Despite its status as a Republican stronghold, Nebraska has long been a pioneer of the socialization of energy distribution. It's home to some 166 different community-owned utilities, servicing its population of nearly two million. And public ownership has not proven to be an expensive luxury: Public power rates in Nebraska are lower than the national average, with the cost per kilowatt hour lower than all its neighboring states. "That's because local, not-for profit utilities have the power to put their neighbors first," reads the Nebraska Power Association website.
Nebraska hasn't always been home to publicly held utilities. In the early 20th century, more than a third of the state's utilities were owned by private corporations. But a wave of laws passed in the New Deal era led to the dramatic restructuring of that sector. Passage of the Public Utility Holding Company Act and the Rural Electrification Act of the mid-1930s broke up corporate electricity monopolies and provided financing for infrastructure investments; by 1949, Nebraska had become the first and only all-public power state. While smaller publicly owned utilities groups have sprung up across the country, including the Los Angeles Department of Water and Power, no other state has been able to establish public power on a statewide level.
The Cornhusker state's community-owned utilities offer a blueprint for what a publicly owned grid might look like. In addition to elected officials staffing utility providers, there's also a Power Review Board, with five seats appointed by the governor, that's tasked with long-term planning. This has allowed the state to pursue some renewable energy initiatives like the Ainsworth Wind Energy Facility, one of the nation's largest publicly owned wind farms. (Notably, the state does still rely heavily on coal.)
According to advocates of publicly held utilities, the threat of climate change, and the urgent necessity of conversion to renewable energy means that public ownership of the grid is imperative. "The biggest reason for the push toward publicly owned utilities is the broader explosion of energy trying to combat climate change, especially related to the recent IPCC report," says Speck, referencing the landmark United Nations report published last year that warned that sweeping environmental changes would be needed in the next 12 years to keep global temperature increases in check. Speck notes that the #NationalizeGrid campaign hopes to go beyond the Nebraska model, which has been criticized for lagging when it comes to its efforts to curb emissions.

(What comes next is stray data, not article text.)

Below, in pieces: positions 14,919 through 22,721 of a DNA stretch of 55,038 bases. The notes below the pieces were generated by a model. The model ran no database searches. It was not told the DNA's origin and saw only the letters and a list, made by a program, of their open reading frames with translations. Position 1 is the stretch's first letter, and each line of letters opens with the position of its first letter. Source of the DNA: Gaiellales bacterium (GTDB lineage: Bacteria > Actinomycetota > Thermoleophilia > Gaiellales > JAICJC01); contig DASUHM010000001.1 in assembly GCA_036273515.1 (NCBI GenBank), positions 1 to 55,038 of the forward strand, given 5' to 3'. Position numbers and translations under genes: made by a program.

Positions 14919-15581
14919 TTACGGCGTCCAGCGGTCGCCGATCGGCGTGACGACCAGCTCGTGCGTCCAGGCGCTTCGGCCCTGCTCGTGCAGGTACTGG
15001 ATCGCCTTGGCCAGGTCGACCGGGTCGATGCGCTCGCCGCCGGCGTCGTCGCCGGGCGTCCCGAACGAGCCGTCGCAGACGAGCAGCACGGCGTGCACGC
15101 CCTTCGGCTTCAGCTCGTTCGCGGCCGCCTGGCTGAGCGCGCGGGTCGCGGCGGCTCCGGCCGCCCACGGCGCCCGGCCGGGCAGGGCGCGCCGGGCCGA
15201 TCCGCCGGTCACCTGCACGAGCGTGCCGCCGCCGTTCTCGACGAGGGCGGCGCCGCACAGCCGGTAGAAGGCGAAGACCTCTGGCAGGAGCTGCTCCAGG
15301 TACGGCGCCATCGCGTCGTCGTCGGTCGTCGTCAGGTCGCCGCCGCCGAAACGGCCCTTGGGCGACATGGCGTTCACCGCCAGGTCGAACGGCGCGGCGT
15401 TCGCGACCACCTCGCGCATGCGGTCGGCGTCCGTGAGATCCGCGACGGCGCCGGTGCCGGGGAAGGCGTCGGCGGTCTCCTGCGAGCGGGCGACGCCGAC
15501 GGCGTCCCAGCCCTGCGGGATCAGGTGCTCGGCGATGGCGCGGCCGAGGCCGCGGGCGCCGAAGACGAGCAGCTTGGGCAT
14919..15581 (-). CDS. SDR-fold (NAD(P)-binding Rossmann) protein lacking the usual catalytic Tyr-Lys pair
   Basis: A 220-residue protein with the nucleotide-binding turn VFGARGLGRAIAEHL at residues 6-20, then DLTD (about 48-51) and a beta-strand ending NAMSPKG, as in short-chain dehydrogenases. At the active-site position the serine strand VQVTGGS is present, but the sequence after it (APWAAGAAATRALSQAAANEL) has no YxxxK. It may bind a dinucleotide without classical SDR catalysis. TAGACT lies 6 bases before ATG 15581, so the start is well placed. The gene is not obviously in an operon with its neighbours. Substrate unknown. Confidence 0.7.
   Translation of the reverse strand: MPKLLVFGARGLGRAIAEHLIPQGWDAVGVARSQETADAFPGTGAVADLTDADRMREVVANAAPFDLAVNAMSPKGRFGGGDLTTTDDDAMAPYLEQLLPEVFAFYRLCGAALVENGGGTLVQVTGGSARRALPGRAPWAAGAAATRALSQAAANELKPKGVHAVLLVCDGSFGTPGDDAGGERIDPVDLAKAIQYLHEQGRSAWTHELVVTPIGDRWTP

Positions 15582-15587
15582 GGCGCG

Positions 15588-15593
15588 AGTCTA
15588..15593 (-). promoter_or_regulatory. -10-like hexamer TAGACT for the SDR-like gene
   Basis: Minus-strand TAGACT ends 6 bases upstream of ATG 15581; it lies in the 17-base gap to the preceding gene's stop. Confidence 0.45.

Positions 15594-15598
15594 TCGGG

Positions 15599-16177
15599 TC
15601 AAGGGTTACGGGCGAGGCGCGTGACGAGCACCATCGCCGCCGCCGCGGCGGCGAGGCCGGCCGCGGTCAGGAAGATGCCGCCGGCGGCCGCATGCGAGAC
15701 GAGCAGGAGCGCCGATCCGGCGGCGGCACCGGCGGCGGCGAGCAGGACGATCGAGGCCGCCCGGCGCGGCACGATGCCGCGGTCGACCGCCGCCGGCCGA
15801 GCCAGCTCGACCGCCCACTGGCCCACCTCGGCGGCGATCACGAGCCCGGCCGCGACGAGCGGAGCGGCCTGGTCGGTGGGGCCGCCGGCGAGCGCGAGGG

With the Green New Deal ascending in popularity and prominence, the call to nationalize and democratize energy production and distribution will likely get louder as an important climate policy position. That may well appeal to decision-makers in California, a state that has a reputation for aggressive climate policy and where carbon emissions recently dropped below 1990 levels a full four years ahead of the state's own legal requirement.
Recently sworn in Governor Gavin Newsom has yet to give any indication that public ownership of PG&E is being seriously considered, but the company's bankruptcy filing does allow the opportunity for the state to lead on a nationwide issue. It may well be a necessary step in advancing California's environmental agenda, which, as of September, included a law requiring that 100 percent of its electricity come from renewable sources by 2045.
(Alexander Sammon is a reporter-researcher at The New Republic and a contributing writer at Pacific Standard … where this column was originally posted.)